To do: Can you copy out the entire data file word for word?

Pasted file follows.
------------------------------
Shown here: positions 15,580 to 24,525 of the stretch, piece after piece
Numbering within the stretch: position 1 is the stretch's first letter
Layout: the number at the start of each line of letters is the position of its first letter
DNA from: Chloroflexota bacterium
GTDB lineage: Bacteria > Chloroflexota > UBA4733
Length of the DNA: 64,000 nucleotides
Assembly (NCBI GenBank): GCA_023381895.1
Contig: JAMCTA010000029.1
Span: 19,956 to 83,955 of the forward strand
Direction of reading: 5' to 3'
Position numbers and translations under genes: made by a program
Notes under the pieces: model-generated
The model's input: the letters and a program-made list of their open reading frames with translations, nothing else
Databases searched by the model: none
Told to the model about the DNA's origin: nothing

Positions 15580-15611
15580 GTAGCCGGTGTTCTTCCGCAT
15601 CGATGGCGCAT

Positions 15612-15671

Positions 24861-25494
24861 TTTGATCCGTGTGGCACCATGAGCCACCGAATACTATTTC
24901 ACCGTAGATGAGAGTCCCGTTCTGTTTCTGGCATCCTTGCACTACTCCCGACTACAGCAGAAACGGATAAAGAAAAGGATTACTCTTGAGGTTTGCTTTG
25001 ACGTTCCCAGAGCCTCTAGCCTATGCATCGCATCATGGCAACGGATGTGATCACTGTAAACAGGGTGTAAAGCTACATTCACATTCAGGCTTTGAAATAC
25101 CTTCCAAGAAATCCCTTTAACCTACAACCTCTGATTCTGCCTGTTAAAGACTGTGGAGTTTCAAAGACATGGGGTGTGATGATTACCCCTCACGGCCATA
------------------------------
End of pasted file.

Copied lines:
Shown here: positions 15,580 to 24,525 of the stretch, piece after piece
Numbering within the stretch: position 1 is the stretch's first letter
Layout: the number at the start of each line of letters is the position of its first letter
DNA from: Chloroflexota bacterium
GTDB lineage: Bacteria > Chloroflexota > UBA4733
Length of the DNA: 64,000 nucleotides
Assembly (NCBI GenBank): GCA_023381895.1
Contig: JAMCTA010000029.1
Span: 19,956 to 83,955 of the forward strand
Direction of reading: 5' to 3'
Position numbers and translations under genes: made by a program
Notes under the pieces: model-generated
The model's input: the letters and a program-made list of their open reading frames with translations, nothing else
Databases searched by the model: none
Told to the model about the DNA's origin: nothing

Positions 15580-15611
15580 GTAGCCGGTGTTCTTCCGCAT
15601 CGATGGCGCAT

Positions 15612-15671

Positions 24861-25494
24861 TTTGATCCGTGTGGCACCATGAGCCACCGAATACTATTTC
24901 ACCGTAGATGAGAGTCCCGTTCTGTTTCTGGCATCCTTGCACTACTCCCGACTACAGCAGAAACGGATAAAGAAAAGGATTACTCTTGAGGTTTGCTTTG
25001 ACGTTCCCAGAGCCTCTAGCCTATGCATCGCATCATGGCAACGGATGTGATCACTGTAAACAGGGTGTAAAGCTACATTCACATTCAGGCTTTGAAATAC
25101 CTTCCAAGAAATCCCTTTAACCTACAACCTCTGATTCTGCCTGTTAAAGACTGTGGAGTTTCAAAGACATGGGGTGTGATGATTACCCCTCACGGCCATA